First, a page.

I suppose I should probably hunt out some gloves or I'll get cold hands. Church always makes me cold. This year is definitely the last time they can make me go. I get the shivers. The eyes of the saints in the stained glass windows piercing me. They can see it. I know they can. I shouldn't be there – but then why am I telling you? You just want to know what I'm getting for Christmas. Lol. I keep getting told off for using that word, but who cares, so I'll use it. Laugh my ass off! LMAO.
Laugh. My. Ass. Off! An exclamation marks always adds dramatic tension, but my English teacher argues this point.
Oh and BTW, WTF but have you seen how early the Christmas ad's are coming on the TV? They almost beat Halloween. I mean, for god's sake. I get less peace every year. Less time not thinking about it. About it. About the bad egg. Rotten eggs have the worst smell ever. Last Christmas I cracked one open and it had 2 rotting chicks inside – there wasn't enough room for both of them, so they both died. Can't tell you how cheery and upbeat that made me feel. Still that was last Christmas and I should probably move on.
So anyway, good morning and Happy Christmas and all that stuff. Just got back from the grave and as you can imagine I had a whale of a time..
The grave was frosted up, there was a bit of bird crap pretty much glued on to the angel's nose which made her look like she had purple snot, but I tried to pick at it as best I could. 'Stop it,' Mum moaned. So I just shrugged and carried on staring at it the whole time we're stood there, getting cold feet from the snow-covered grave, like death creeping up and grabbing my toes. Here's a question: How far away from a grave can you stand while still looking like you are visiting one and not another? An accident, it says on his grave, but was it? Really? If he hadn't been jabbing at that cat with a stick it wouldn't have gotten out of control.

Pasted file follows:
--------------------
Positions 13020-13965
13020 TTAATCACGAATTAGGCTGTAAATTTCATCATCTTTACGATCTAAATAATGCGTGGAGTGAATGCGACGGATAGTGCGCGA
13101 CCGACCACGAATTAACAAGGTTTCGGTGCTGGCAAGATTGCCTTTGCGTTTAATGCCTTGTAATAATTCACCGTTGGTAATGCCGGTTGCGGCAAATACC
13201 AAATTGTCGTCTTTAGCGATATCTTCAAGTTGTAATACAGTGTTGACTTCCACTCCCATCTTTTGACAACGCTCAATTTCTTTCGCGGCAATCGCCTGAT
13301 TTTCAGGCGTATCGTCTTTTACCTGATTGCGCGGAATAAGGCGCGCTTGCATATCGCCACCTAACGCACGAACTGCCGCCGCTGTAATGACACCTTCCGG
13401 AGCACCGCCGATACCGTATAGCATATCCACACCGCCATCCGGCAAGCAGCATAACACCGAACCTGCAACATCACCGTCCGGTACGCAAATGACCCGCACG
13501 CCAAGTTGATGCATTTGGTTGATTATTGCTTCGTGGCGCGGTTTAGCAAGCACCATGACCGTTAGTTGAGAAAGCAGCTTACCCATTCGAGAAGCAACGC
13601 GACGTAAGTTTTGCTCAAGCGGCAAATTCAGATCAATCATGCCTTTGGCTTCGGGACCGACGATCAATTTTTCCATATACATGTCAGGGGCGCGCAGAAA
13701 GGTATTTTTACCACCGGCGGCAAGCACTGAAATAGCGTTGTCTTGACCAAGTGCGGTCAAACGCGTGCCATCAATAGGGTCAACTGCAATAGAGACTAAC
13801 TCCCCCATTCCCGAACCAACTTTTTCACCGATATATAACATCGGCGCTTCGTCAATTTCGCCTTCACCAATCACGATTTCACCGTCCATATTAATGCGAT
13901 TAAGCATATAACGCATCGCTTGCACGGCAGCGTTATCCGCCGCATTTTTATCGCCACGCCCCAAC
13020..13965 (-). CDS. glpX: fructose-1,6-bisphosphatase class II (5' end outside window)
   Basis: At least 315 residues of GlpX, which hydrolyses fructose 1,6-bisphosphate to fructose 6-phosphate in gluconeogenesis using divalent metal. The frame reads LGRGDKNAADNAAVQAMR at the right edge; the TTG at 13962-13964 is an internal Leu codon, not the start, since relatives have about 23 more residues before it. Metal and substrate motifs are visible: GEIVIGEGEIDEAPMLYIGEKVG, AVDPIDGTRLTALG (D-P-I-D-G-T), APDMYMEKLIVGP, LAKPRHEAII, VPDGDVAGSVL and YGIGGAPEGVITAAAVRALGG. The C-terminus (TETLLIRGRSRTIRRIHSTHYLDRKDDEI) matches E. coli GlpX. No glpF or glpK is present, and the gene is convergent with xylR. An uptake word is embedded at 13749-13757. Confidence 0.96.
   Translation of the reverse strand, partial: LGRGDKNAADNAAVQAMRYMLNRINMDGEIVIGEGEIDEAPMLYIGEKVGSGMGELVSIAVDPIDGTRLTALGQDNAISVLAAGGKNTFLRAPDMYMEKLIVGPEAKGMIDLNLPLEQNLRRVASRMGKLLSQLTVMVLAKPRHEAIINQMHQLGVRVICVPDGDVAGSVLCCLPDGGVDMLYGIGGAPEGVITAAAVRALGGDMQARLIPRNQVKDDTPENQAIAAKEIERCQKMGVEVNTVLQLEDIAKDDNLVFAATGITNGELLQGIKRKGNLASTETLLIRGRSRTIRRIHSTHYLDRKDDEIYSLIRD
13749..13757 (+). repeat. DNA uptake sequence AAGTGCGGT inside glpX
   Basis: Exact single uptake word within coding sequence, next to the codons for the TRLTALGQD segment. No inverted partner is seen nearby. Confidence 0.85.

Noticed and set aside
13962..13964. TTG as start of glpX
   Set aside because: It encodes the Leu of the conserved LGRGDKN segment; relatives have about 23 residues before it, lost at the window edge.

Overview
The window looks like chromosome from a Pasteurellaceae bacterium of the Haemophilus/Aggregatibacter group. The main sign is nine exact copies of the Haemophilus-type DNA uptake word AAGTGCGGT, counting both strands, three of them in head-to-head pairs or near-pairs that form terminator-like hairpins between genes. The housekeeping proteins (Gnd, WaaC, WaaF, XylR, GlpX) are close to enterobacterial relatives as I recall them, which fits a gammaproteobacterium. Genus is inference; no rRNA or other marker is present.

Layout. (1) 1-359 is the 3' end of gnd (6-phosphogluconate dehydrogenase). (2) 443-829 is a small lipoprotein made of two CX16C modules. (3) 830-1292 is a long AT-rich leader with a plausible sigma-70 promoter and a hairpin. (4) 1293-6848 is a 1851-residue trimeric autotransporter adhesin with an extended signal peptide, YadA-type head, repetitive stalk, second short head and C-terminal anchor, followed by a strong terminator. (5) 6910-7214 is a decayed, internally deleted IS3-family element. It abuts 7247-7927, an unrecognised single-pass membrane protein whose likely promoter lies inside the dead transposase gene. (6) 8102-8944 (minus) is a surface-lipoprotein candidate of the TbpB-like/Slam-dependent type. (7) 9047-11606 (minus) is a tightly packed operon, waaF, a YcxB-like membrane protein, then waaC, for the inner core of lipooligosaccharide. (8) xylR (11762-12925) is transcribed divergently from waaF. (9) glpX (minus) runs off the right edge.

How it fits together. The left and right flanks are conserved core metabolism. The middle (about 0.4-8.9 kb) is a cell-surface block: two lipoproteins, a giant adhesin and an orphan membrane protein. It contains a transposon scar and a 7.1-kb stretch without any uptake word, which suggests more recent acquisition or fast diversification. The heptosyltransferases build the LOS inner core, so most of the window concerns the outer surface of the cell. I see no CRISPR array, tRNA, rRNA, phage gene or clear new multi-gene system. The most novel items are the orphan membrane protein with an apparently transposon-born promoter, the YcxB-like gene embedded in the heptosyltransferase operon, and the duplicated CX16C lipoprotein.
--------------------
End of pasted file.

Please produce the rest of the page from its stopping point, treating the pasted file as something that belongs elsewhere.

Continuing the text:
I could relay the story to you in third person but it will always be from my point of view. Omniscient. It's a truly ancient, annoyingly persistent word. I've tried breaking it down into text talk but it just won't go. What really gets to me is the present I have to leave for him every year.
'He's your brother,' Mum would wheedle, if I ever made an objection. But the worst part of it is, knowing that whatever I unwrap for him, I'll be unwrapping for myself later. She's under some crazy messed-up illusion that he bloody ascends the grave for her bit of Christmas cake. Seriously I feel like Santa. Maybe the crumbs get stuck in his throat, but he doesn't have to worry because the sherry would wash it all down. It used to be lager, before Dad couldn't take Nicky's absence.
Before he missed him too much.
I suppose you probably want to know a bit more about all of this. It's pretty much straight forward. You've probably guessed already. I feel responsible for my brother, sometimes because I have to and sometimes because I just damn well do. It's his face I see in the mirror every morning. It's his grave I look at every time I have to go to the churchyard. How is it, he could do stuff without me, but I am not allowed to do stuff without him?
Did you know that in some cultures twins are an evil portend? Such a good phrase that. Maybe we should've been exposed like the two chicks in the frying pan. But one of them would still be alive. Burning. That's totally gross I know, but here I am burning for what we were.